The Ukrainian government will allow its citizens to travel abroad for seasonal work, once certain conditions are met, according to a press release posted on the government website on Saturday.
The announcement marks a reversal of an earlier decision, first reported in Finland by the rural newspaper Maaseudun Tulevaisuus, that was seen as a significant setback to Finnish farmers dependent on labourers during the crop harvesting season. Many say they are unable to find enough skilled, willing workers on the domestic market, and prefer to use workers who are already trained and experienced.
The conditions set out by the Ukrainian government include guaranteed employment for at least three months, health care, insurance, and a "decent level of living and wages".
"We expect that this process will be as transparent as possible, without unnecessary bureaucratic obstacles," Deputy Prime Minister Vadym Prystaiko is quoted in the press release as saying. "I hope that starting next week this process will be organised and we will embark on communication with those concerned groups, associations as well as employees who want to get to work abroad."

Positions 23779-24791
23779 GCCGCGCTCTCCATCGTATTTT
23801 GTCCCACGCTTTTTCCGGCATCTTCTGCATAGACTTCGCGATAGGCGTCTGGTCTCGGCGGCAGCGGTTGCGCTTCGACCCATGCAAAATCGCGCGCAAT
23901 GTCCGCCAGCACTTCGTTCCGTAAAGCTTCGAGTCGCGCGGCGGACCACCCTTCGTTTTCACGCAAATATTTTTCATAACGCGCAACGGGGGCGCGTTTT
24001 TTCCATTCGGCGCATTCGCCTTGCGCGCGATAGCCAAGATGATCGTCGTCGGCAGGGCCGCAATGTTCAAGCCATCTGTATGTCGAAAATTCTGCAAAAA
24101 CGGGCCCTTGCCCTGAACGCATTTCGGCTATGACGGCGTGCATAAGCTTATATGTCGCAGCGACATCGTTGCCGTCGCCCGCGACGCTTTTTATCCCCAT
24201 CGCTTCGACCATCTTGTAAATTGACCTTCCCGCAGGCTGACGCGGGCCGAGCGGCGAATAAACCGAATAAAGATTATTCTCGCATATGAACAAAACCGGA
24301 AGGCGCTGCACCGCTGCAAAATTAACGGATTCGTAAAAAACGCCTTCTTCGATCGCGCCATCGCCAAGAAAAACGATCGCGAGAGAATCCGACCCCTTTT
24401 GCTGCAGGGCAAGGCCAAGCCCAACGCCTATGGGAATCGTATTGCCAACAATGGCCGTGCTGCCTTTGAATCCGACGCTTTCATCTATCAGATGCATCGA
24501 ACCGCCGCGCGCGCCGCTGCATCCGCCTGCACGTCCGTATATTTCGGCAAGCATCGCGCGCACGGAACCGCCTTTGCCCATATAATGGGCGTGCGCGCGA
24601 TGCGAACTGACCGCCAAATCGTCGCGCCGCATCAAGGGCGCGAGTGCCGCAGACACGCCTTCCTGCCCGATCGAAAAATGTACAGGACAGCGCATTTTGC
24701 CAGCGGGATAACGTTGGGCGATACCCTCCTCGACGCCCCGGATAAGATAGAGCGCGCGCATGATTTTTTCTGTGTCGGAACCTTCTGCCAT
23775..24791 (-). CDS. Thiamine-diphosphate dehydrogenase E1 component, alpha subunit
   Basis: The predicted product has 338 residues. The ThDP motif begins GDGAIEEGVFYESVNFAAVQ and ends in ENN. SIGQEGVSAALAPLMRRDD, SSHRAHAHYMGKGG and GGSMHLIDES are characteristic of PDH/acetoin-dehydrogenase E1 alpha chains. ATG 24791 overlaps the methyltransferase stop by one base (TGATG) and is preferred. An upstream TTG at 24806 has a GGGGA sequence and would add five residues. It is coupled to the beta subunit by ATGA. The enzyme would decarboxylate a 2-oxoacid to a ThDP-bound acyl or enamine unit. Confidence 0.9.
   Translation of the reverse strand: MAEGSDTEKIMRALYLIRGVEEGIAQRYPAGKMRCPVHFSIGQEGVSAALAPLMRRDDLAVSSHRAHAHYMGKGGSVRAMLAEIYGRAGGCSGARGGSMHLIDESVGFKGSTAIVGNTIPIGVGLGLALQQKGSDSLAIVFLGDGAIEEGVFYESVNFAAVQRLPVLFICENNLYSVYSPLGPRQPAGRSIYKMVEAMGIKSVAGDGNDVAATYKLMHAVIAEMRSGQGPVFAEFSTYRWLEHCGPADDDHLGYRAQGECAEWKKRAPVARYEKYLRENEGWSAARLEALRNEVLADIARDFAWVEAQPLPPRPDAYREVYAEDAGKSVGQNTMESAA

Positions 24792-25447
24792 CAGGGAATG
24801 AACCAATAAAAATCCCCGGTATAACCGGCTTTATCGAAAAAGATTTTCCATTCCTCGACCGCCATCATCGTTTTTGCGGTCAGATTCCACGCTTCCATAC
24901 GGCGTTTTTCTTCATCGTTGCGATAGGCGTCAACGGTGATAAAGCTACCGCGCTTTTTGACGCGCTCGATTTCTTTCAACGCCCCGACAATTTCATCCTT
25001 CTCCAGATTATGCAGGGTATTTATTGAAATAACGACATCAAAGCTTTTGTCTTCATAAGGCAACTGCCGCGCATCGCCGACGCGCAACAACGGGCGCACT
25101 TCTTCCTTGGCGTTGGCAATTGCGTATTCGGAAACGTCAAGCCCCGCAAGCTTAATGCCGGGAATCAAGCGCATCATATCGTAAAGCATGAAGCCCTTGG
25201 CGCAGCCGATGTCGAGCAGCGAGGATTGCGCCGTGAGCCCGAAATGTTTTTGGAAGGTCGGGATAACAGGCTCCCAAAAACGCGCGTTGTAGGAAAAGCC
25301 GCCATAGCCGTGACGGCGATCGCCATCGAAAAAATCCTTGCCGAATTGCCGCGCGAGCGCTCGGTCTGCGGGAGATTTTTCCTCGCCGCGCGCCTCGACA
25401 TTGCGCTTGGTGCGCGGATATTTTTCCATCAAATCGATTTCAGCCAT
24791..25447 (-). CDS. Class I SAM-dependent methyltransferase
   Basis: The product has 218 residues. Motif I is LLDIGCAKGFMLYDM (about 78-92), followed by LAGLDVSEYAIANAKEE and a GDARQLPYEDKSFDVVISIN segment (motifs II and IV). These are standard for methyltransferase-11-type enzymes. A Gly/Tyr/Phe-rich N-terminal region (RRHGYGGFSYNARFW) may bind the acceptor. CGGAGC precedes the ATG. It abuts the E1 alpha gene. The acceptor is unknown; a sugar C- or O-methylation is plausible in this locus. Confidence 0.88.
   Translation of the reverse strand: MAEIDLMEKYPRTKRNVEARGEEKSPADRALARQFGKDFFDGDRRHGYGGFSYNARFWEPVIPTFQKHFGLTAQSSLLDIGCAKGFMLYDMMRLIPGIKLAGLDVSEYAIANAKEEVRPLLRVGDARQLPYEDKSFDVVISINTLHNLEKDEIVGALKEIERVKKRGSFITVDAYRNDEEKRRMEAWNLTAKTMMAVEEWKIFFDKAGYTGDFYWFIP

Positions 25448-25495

The reversal of the ban on seasonal workers travelling abroad is part of a wider easing of coronavirus restrictions in the country.
Negotiations to begin as soon as possible
Marko Mäki-Hakola of MTK, the Central Union of Agricultural Producers and Forest Owners in Finland, told Maaseudun Tulevaisuus that he hopes the Finnish government will begin negotiations with the Ukrainian government by the beginning of next week.
Last Monday, Foreign Minister Pekka Haavisto told news agency STT that he had been in discussion with his Ukrainian counterpart about the issue of seasonal workers on several occasion, as Finland had issued 1,500 visas to Ukrainian citizens but only 200 have so far arrived.
They have mostly taken up positions as foremen on farms in the south of Finland.
Foreign seasonal workers are allowed to enter Finland despite travel restrictions because the Agriculture and Forestry Ministry deemed them essential workers for securing Finland's food supply.